This is the "An Introduction to the Elements of Civilization" page of the "China: One of the World's Greatest Civilizations" guide.
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China: One of the World's Greatest Civilizations  

a curriculum unit created by Jessica Germain, Sandra Lovett, and Lara SanGiovanni. Silver Lake Regional Schools, Pembroke MA
Last Updated: Nov 16, 2010 URL: Print Guide RSS UpdatesEmail Alerts

An Introduction to the Elements of Civilization Print Page

Unit Goal

Activity: Students will learn about the elements of civilization and use American newspapers and magazines to make a "civilization collage".

Level: Grade 4

Suggested Length of Time: 45-50 minutes

Goal: Students will understand what defines civilization.


Key Questions

Early humans, like the Australopithecine Lucy, were not considered civilized. Later, humans in China and other parts of the world began to develop civilization.

  • How do we define civilization?
  • Are today's Americans civilized? What is your evidence?


  • Behavioral: Students will cooperate to create a collage about civilization.
  • Social Studies: Students will create an operational definition for "Civilization" through an analysis of their own civilization.
  • Social Studies: Students will develop a framework for understanding the world's great civilizations.
  • Social Studies: Students will create a visual display to serve as a medium for comparing and contrasting the United States with ancient China.
  • Language Arts: Students will make an oral presentation demonstrating their understanding of civilization.

Background Materials

1. "The Evolution of the State," "The Character of Civilization," and "The Civilization of Ancient China" from Feder, K. The Past in Perspective. (for teachers)

2. "Shang and Zhou" from Williams, S. Made in China. (for students & teachers) This book is available in the Primary Source library.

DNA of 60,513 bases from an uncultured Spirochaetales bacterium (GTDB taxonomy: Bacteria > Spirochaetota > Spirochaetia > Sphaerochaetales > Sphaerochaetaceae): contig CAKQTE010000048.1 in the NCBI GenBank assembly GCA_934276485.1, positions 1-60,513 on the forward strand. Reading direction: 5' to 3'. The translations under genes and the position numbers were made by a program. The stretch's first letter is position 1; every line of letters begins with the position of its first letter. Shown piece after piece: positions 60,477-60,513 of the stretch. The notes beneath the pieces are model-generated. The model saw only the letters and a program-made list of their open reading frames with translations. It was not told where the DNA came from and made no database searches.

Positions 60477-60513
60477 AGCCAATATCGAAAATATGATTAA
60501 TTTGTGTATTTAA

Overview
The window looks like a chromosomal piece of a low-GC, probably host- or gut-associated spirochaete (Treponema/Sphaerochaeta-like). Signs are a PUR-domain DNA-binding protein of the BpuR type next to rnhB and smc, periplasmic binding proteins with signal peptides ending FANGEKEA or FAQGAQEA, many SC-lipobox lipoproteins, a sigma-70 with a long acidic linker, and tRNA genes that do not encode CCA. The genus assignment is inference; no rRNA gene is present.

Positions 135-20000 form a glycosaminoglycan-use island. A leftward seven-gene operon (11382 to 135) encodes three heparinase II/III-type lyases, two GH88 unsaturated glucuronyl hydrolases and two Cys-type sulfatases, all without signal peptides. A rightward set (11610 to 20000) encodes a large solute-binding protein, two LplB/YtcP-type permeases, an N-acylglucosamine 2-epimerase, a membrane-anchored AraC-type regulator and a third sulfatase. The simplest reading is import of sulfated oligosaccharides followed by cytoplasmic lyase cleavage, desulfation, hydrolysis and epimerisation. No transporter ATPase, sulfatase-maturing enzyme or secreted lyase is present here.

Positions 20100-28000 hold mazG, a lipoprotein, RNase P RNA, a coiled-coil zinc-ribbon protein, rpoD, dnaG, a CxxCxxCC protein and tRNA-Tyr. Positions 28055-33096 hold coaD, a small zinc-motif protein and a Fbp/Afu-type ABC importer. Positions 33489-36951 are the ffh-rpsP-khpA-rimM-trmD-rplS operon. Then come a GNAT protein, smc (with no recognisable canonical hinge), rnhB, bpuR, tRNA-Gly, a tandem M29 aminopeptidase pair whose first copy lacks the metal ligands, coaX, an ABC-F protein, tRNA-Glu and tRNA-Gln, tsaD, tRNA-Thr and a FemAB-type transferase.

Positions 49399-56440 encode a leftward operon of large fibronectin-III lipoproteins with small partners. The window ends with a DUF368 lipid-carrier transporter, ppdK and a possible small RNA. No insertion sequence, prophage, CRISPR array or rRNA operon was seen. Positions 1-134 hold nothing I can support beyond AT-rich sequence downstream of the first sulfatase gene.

3. Clark, Kenneth. Civilisation. (for teachers)


Materials Needed

Primary Sources

Current newspapers and magazines depicting aspects from a wide range of American life and culture: The Boston Globe, U.S. News and World Report, Scholastic Weekly Reader, Good Housekeeping, etc.

Materials and Equipment

  • Sentence strips (strips of paper)
  • Markers
  • Student handouts outline for elements of civilization (see below)
  • Newspapers and magazines
  • Scissors
  • Glue
  • Construction paper-7 pieces 12x18, each labeled w/ an element of civilization
  • Bulletin Board

Learning Activities

  1. Pose the essential question: Early humans, like the Australopithecine Lucy, were not considered civilized. Later, humans in China, Mesopotamia, Egypt and other parts of the world began to develop civilization. How do we define civilization? Are today's Americans civilized? What is your evidence?

  2. Brainstorm a list of examples of American (U.S.) civilization and record student ideas on sentence strips. Student ideas might include the use of money, electing a president, sending criminals to jail, having televisions, etc. If you use seven colors (paper or markers), you can color code their ideas into categories for the seven elements of civilization to simplify step 3 below.

  3. Present a list of the elements of civilization on chart paper. Distribute student outlines and discuss each element: Government, Religion, Economy, Arts, Technology, Settlement, and System of Writing. Assist students in organizing their examples by moving sentence strips into these categories. Encourage students to add examples to their brainstorming list for elements that have few or none.